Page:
ADP2302 self-destructs

Hello,

I would appreciate some assistance in debugging my ADP2302 design.

I am using the fixed 5V version of the device to provide a switching power supply that will accept between a 9 and 20 VDC input and provide 5 VDC to my board at up to 2A.  However, in my initial testing phase my load is somewhere in the 50mA region.

The problem is that the ADP2302 doesn't seem to be switching at all. The output voltage seems to track the input voltage. As I increase the input voltage from zero to 5V, the output voltage tracks it as expected, and the current consumed from the supply also increases. However, above 5V in, I would expect to see the SW output start switching, and the current consumed from the supply start to drop.  Instead, it contines to rise. If I increase the input voltage to more than about 9V, the ADP2302 starts to overheat, and self-destructs.

I have copied the reference design and layout from the datasheet pretty faithfully, with a few substitutions for components I already had in stock.

As part of the debug I tried putting a scope probe on the SW output and then connecting Vin to an already-running 7V power source (any higher and I risk damaging things).  The waveform looked nothing like the one in the datasheet, as there was no switching.  Infortunately my scope does not have the ability to save waveforms, so I have hand-drawn it and attached to this post.  The time/div setting was the same as the diagrams in the datasheet, but instead of seeing the SW net switching on and off as the output voltage ramps up, there is a smooth curve with an initial boost up to 7V before falling back and then rising again up to the static 7V.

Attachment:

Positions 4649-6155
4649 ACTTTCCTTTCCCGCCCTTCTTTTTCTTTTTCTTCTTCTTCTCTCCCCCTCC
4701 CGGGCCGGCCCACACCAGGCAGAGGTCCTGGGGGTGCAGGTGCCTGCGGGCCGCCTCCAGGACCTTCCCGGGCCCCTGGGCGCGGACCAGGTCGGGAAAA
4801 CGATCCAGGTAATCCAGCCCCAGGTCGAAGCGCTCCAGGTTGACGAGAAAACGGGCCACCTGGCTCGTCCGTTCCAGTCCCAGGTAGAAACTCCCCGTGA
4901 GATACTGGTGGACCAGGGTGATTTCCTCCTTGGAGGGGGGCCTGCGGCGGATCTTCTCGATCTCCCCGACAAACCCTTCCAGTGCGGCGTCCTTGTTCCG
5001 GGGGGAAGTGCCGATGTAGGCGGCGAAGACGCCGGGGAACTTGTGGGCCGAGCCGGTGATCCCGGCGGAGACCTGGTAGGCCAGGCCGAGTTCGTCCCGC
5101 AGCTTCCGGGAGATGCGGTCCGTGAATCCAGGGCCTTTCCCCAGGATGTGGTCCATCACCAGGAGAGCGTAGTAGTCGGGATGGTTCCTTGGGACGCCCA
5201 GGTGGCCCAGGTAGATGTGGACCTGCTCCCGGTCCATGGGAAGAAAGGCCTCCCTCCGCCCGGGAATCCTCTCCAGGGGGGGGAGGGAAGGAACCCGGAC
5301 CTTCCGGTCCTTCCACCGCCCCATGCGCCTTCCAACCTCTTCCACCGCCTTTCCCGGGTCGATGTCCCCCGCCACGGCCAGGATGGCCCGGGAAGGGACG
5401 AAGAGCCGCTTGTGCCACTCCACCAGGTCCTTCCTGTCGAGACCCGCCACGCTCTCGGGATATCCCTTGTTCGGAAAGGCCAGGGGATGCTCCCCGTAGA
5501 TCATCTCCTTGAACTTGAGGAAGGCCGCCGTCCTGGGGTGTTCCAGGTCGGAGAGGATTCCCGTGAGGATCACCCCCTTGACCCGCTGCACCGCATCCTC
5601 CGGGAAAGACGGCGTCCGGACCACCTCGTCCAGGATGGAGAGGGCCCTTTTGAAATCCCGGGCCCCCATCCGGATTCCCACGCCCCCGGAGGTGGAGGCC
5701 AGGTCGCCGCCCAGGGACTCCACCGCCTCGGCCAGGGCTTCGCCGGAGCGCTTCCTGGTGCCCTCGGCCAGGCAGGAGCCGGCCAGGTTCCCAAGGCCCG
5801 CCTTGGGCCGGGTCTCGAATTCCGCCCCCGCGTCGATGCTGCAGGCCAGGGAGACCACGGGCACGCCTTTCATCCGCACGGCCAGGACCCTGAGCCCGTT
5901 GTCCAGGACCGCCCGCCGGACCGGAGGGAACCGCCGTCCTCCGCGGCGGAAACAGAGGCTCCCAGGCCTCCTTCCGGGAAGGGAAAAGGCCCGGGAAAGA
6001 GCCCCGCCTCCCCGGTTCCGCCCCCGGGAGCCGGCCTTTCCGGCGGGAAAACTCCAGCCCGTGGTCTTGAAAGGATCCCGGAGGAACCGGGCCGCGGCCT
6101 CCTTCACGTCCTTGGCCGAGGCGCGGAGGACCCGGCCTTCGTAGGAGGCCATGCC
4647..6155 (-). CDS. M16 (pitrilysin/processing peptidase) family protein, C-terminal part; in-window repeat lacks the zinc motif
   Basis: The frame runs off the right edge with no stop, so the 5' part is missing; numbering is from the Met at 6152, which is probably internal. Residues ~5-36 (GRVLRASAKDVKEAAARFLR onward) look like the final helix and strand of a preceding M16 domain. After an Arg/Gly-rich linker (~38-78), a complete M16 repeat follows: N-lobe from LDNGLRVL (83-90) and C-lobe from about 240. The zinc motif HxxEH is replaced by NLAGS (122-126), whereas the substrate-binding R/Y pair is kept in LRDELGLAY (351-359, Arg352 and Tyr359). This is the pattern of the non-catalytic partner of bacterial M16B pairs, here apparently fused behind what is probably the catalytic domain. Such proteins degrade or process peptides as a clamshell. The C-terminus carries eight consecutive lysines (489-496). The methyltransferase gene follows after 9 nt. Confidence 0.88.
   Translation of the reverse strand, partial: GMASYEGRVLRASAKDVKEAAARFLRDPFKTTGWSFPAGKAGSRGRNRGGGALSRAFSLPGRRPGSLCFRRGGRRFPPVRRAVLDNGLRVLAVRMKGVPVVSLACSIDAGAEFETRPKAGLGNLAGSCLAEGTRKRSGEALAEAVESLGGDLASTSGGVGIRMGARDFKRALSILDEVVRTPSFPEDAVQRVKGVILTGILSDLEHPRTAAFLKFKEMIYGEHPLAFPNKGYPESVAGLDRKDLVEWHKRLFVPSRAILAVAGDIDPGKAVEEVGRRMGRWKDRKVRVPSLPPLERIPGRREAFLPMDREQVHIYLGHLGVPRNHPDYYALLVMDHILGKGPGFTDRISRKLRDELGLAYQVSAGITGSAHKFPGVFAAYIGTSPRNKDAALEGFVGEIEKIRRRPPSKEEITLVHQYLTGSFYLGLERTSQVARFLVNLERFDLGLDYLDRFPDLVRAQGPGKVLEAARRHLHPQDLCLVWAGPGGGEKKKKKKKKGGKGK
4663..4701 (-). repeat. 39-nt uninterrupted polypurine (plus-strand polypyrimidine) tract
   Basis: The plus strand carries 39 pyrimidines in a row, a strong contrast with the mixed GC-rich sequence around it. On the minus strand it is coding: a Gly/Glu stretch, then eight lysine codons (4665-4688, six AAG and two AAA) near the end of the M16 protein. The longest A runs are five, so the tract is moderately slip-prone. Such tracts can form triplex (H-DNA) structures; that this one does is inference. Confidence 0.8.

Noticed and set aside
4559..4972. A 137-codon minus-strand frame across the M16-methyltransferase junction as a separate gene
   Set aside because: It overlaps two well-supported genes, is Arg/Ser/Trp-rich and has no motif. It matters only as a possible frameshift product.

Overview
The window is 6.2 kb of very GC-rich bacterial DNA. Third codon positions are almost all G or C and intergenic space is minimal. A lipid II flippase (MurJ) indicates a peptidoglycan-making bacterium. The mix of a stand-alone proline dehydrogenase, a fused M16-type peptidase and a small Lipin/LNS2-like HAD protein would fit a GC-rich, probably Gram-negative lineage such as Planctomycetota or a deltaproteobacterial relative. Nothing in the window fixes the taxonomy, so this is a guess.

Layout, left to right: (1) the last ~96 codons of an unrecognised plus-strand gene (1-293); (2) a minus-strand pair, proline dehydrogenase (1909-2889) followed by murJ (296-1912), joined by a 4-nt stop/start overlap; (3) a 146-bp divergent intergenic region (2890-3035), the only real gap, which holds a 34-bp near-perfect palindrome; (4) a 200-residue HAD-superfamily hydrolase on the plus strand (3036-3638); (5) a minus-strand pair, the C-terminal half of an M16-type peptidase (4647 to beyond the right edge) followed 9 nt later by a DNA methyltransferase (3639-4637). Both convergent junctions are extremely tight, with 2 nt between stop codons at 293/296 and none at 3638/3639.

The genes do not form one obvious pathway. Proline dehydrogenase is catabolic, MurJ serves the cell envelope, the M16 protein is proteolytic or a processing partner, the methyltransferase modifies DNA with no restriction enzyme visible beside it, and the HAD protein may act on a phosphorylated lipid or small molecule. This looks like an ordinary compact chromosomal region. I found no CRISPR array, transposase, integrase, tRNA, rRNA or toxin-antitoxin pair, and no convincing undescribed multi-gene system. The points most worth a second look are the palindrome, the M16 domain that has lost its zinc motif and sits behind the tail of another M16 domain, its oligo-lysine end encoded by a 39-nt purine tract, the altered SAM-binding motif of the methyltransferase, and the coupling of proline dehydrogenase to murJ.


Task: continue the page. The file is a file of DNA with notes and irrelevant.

Obviously the output voltage should not be as high as 7V.

I will attach a screen capture of the layout of the PSU section of my board.  It has been rotated by 180 degrees so that it matches the one in the datasheet.

The bottom copper layer is blue, and the top copper layer is red.  The bottom layer power plane is GND, and I have added labels (black text in white boxes) to label the power planes on the top layer. The big green box over the centre of the ADP2302 is a solder mask keepout to create a nice large heatsink pad.  There are also two vertical rows of vias under that pad to conduct heat to the GND plane on the underside.

I will also attach a schematic of the circuit.  In addition to the components in the datasheet, I have also added RFI filters on the input and output.

The VCC5VPSU on the right of the schematic is connected through an ideal diode to the main 5V power plane of the board (to allow the board to be powered by another power source without competition if necessary)

The components I selected are as follows:

C2: Samsung CL32A106KA9LNNE Ceramic X5R 25V 10uF

C3-5: Samsung CL32A226KAJNNNE Ceramic X5R 25V 22uF

L1: NIC NPIS27H 10uH 0.0216DCR 5.4A Isat

D3: STPS2L25U: Vf=0.375V, If(av)=2A

I can't see any obvious mistakes I've made, so is anyone able to notice anything that I've missed?  If not, how would I go about debugging a problem like this?